# Filtering with multiple fact tables

If you read BI best practice guides they’ll tell you to build a data model in star schema, which is where you the record of what’s happened in a big table called a fact table and records of who it happened to, where etc in smaller ‘Dimension’ tables. The primary keys of the dimension table link to foreign keys on the fact table so they look like points of a star, hence ‘star schema’.

However, in a school setting we typically have multiple ‘fact’ records like attendances, behaviour incidents and assessment results that can’t be easily combined into one big table. Plus we often want to report across these areas – find the attendance of students who are below target for example.

There are a couple of ways we can do this, using FILTER and TREATAS, and which one is best will depend on whether you can leverage relationships (usually preferable) or not.

### Set Up

Imagine I have an assessments table where each record has StudentID, subject and grade. I’ve got an attendance table too with columns containing 1s/0s for Present and Possible and both of these tables are linked to a students table with one to many relationships.

To keep things simple I’ll refer to a couple of simple measures, [APS] (Average Points Score) as the average assessment and [Attendance] where

```            ```
APS = AVERAGE(Assessment[Points])
Attendance = DIVIDE(
SUM(Attendance[Present]),
SUM(Attendance[Possible])
)
```
```

### Attainment of Persistent Absentees

Let’s say we want to know the average points score of persistent absentees. What we’re going to do is work out the ids of all students whose attendance is 90% or lower, then filter our assessment results to just those students.

You can do the first part with FILTER(Students,[Attendance] <= 0.9) then use that filter on the students table as a calculate modifier. So your final measure looks like

```            ```
APS of PA =
CALCULATE([APS],
FILTER(Students,[Attendance]<=.9))
```
```

Note that this works because FILTER is an iterator which works through the students table working out the attendance of each row/child. Just putting [Attendance] <= .9 as a calculate filter would throw an error.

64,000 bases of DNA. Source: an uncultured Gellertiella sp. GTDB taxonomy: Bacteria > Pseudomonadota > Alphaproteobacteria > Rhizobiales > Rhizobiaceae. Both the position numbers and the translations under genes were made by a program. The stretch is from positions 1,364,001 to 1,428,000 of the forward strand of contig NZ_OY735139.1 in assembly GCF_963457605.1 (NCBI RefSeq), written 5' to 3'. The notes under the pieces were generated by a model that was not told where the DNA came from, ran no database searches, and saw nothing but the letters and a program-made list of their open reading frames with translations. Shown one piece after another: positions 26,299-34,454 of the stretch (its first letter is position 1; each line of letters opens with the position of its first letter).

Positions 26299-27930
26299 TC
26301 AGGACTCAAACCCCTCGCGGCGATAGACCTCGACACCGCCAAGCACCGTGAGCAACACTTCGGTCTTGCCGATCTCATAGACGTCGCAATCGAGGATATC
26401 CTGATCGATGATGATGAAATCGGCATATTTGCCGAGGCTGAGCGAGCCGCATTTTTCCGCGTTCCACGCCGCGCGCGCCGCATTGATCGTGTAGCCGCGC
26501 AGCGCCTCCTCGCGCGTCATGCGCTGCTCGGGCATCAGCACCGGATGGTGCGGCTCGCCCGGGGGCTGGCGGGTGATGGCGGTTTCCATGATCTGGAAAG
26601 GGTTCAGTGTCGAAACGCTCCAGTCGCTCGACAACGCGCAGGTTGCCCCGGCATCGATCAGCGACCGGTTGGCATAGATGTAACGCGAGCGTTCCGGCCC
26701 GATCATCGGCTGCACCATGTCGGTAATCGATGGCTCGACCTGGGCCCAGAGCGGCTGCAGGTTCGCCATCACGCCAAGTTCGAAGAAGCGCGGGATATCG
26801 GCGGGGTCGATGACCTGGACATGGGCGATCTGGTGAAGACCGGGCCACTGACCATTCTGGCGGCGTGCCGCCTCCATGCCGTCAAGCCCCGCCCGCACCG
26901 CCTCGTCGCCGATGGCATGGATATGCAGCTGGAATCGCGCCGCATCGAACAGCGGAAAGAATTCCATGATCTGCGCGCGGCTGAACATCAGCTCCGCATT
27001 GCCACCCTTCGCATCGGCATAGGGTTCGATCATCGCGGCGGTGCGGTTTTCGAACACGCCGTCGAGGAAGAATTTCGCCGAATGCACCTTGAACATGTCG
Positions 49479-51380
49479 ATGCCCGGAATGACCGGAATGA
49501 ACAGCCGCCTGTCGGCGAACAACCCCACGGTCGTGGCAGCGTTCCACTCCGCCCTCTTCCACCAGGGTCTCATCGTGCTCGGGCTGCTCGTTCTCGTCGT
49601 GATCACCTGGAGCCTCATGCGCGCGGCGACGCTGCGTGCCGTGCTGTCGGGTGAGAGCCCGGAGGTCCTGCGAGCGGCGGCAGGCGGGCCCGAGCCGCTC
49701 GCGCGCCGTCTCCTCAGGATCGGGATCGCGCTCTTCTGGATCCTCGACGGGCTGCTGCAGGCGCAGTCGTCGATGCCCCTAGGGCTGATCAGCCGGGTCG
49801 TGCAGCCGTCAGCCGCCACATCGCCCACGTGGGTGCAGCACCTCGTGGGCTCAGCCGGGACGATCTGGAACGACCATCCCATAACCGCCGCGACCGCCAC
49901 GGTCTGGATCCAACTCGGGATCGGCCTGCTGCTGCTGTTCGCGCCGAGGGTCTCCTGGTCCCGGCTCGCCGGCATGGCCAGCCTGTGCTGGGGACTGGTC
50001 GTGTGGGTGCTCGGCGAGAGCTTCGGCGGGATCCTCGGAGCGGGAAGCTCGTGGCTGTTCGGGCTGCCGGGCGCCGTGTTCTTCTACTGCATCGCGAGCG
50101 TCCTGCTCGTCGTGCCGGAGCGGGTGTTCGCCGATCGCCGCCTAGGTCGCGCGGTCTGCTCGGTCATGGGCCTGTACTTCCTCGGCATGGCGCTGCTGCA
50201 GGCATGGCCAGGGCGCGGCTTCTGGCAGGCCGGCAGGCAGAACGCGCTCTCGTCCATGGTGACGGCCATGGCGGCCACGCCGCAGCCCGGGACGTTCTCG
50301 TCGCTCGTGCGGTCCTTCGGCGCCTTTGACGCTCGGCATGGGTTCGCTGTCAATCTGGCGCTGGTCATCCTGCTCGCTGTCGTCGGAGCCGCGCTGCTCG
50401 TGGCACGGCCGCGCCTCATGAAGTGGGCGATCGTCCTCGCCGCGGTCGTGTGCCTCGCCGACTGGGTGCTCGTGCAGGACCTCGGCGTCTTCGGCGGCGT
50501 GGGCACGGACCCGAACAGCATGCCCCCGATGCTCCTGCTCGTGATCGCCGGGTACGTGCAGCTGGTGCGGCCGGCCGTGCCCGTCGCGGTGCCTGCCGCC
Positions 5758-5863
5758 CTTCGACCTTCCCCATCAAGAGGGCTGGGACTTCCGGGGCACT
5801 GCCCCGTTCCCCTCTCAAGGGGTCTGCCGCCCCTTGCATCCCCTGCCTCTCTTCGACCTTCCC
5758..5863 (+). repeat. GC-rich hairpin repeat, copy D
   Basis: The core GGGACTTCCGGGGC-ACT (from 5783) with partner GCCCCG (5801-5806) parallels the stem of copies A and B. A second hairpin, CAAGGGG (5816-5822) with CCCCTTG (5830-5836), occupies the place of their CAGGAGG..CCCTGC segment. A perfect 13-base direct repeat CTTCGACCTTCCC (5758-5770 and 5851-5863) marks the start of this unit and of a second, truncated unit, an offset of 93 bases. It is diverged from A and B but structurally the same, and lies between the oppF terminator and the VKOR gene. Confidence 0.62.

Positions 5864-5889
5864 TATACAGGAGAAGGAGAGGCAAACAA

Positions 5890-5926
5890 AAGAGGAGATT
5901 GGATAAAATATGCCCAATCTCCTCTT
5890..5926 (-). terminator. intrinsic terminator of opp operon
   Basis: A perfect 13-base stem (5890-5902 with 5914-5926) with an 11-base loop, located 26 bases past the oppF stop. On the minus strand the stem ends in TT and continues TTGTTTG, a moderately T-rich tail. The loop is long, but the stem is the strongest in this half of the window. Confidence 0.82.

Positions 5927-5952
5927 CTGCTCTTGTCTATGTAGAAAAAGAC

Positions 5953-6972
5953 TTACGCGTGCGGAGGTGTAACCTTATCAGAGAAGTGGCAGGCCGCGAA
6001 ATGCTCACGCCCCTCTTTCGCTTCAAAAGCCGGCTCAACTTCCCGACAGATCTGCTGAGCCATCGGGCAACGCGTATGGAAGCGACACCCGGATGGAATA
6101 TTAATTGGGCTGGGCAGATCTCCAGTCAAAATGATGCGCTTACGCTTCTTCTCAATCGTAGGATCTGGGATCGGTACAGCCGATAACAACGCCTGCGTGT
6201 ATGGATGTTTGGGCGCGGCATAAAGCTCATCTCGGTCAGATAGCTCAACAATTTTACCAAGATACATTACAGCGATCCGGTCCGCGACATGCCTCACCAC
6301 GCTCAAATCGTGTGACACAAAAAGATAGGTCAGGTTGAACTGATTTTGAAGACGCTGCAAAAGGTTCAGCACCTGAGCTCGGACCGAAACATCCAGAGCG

### Filtering without relationships

This technique works because both attendance and assessments are filtered by students. But say we want to know the attainment of students who are taught by NQTs. There isn’t an obvious way to connect staff and class information to our assessments table with a relationship.

What we can do instead is get a table of values from one table and use it to filter values in another table via the TREATAS function.

```            ```
APS of NQT =
VAR NQTStudentSubCombos = CALCULATETABLE(
SUMMARIZE(Classes,Classes[StudentID],Classes[Subject]),
Staff[NQT]="Y")
VAR R = CALCULATE([APS],
TREATAS(NQTStudentSubCombos,Assessments[StudentID],Assessments[Subject]))
RETURN
R
```
```

The variable NQTStudentSubCombos gets a list of every student id / subject combination where the teacher is an NQT from the Classes table. The TREATAS calculate modifier then filters the assessments table to rows which have these combinations.

Note that the order of the columns: student ID then subject needs to be the same in the SUMMARIZE and TREATAS functions. Note also that the subjects need to be identical – you may get tripped up, for example, if your class subject is English but your Assessment Subject is English Language. I recommend resolving such issues when data is imported using Power Query.

### Attendance based on Assessment

TREATAS does not need to match on two columns – in fact a more common use case would be for translating a single identifier between fact tables. I use the formulation CALCULATETABLE(VALUES(… for this.

For example, to list students getting a 4 in maths with their attendance you could create the measure:

```            ```
Attd of Four in Maths =
VAR FinM = CALCULATETABLE(
VALUES(Assessments[StudentID]),
Assessments[Subject] = "Mathematics",
Assessments[Points] = 4)
RETURN
CALCULATE([Attendance],
TREATAS(FinM,Attendance[StudentID]))
```
```

As this measure will only return a result for students with a four in maths then placing it into a table with student names automatically filters to just those students.